When you’re a party to a commercial real estate transaction, whether buying or selling, it’s crucial to perform environmental due diligence on the property. Properties can have any number of hidden environmental liabilities that can cost a fortune, devalue the property, or turn into a legal nightmare.
What is environmental due diligence?
Environmental due diligence occurs when environmental professionals assess the property for all known or potential risks of environmental contamination. Such contamination may include:
- Hazardous building material on the property (e.g., asbestos, lead-based paint, etc.
- Actual or potential groundwater or soil contamination beneath the property
- Potential for contamination to migrate to the property from another
Due diligence experts will also investigate whether the property is compliant with state or federal environmental regulations.
How does performing environmental due diligence protect me?
Under the Comprehensive Environmental Response, Compensation and Liability Act of 1980 (CERCLA), a buyer who performs satisfactory due diligence may avoid inheriting legal responsibility for the property’s environmental problems. Without due diligence, a new owner may be liable for resolving their property’s environmental issues even if they didn’t know about them or cause them.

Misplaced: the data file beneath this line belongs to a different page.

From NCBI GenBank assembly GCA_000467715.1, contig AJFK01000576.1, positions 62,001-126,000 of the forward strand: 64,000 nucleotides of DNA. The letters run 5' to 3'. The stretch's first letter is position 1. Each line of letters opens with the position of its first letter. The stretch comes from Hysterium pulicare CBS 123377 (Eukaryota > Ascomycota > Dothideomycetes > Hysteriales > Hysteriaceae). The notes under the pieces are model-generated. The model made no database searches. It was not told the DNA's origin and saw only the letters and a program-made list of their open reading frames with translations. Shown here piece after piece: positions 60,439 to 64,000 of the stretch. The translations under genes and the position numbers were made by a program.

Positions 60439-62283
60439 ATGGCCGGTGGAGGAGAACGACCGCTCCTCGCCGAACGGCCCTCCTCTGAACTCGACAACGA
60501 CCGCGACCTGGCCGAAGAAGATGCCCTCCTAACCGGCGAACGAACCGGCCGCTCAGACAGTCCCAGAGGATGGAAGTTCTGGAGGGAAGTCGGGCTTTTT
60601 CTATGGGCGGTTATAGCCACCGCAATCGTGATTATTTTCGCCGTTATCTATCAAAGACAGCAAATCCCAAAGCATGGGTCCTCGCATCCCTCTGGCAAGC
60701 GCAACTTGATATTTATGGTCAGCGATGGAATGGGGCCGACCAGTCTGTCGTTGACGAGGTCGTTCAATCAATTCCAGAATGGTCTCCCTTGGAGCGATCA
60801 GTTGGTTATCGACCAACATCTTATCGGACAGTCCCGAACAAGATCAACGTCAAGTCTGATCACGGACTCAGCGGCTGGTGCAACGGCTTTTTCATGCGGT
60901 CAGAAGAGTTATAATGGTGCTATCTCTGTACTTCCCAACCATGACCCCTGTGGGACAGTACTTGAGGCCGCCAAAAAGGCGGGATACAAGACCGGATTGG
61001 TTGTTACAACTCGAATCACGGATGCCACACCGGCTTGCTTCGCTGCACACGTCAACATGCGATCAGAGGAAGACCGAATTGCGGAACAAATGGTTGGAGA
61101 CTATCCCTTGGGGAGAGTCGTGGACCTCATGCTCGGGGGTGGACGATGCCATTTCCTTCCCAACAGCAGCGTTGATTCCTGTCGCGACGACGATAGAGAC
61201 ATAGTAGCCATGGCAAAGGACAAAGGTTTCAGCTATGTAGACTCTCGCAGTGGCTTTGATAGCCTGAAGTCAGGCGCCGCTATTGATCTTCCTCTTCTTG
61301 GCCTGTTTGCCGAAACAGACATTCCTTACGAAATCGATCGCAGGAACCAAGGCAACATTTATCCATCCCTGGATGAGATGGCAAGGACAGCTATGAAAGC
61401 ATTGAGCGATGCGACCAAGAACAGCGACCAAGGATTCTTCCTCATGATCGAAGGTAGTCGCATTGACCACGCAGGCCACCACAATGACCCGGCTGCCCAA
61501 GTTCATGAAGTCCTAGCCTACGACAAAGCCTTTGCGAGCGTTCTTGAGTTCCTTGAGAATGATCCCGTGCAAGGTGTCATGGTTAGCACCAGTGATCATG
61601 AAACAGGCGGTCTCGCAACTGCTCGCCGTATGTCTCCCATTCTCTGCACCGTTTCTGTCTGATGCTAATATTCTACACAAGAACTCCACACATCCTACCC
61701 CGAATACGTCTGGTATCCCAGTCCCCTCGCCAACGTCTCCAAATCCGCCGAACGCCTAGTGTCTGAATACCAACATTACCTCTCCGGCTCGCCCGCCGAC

Sellers can also benefit from environmental due diligence. Knowing any actual or potential contamination or compliance issues allows the seller to understand the property’s true value. The seller can thus respond knowledgeably to potential buyers who have performed their own environmental due diligence and seek a discounted price based on an unrealistic scenario.
Understanding the property’s environmental issues can help a seller avoid unpleasant surprises before closing. If a buyer learns of the environmental contamination prior to closing, they may decide to abandon the deal rather than renegotiate terms. With foreknowledge, the seller retains some degree of control over the situation, even if it means that they’ll be responsible for the environmental clean-up.
What kind of environmental due diligence is adequate?
Most due diligence investigations start with a Phase I Environmental Site Assessment (ESA). This investigation examines whether the current and historical uses of the property have impacted the soil or groundwater beneath it and might pose a threat to humans or the environment. If necessary, the party can follow up with a Phase II ESA, which will define the nature and extent of environmental liabilities, as well as explain the future actions necessary.
To be thorough, a party should also ask an environmental consultant to determine whether the property is compliant with state and federal regulations and whether it contains any hazardous building materials. In addition, prospective buyers should conduct a title search for any recorded environmental clean-up liens and confirm that there are not use limitations on the property.
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